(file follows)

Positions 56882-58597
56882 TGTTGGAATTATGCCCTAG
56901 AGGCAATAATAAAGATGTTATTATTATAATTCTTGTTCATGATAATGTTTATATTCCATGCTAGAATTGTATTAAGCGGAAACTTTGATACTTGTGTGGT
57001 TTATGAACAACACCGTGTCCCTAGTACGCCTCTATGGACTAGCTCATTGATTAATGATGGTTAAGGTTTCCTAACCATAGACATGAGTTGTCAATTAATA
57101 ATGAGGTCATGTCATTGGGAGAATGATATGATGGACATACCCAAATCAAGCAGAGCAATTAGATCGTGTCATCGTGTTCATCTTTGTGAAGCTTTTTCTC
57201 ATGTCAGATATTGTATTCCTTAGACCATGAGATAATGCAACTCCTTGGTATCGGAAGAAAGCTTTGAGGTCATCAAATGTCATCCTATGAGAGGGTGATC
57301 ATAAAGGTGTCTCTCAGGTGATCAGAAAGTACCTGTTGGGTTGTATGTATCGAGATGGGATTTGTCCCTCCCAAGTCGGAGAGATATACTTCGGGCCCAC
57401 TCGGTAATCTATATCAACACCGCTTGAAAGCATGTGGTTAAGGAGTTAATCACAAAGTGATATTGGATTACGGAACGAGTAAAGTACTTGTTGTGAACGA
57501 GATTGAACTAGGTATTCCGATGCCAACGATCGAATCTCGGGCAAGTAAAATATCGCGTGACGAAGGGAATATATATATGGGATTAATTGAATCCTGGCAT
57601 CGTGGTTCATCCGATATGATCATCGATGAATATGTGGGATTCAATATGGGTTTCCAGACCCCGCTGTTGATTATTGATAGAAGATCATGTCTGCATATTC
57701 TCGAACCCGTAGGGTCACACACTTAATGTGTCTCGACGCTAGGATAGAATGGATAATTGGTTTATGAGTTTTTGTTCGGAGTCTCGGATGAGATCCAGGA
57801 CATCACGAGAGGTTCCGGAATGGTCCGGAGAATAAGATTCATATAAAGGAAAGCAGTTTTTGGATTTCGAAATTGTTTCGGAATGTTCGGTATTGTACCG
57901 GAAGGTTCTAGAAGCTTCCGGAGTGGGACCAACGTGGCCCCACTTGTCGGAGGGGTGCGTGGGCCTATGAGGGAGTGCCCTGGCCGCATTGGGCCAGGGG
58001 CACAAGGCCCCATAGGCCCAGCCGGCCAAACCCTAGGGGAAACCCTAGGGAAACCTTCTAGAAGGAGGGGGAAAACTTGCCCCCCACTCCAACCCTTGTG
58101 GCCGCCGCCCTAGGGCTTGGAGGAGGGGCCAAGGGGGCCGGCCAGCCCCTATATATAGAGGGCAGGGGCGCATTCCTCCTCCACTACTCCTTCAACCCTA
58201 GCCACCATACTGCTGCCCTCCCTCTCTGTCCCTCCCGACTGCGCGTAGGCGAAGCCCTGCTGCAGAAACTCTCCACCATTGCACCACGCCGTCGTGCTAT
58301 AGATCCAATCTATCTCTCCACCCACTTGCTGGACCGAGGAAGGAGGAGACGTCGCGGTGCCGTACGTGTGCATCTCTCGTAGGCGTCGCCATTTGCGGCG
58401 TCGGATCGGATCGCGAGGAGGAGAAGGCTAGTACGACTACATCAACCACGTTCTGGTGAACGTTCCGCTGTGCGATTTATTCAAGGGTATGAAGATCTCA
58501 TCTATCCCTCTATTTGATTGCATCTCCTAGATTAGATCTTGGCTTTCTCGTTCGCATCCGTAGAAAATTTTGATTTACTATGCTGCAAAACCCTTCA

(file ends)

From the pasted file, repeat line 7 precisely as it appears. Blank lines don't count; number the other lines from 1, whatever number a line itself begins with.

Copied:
57301 ATAAAGGTGTCTCTCAGGTGATCAGAAAGTACCTGTTGGGTTGTATGTATCGAGATGGGATTTGTCCCTCCCAAGTCGGAGAGATATACTTCGGGCCCAC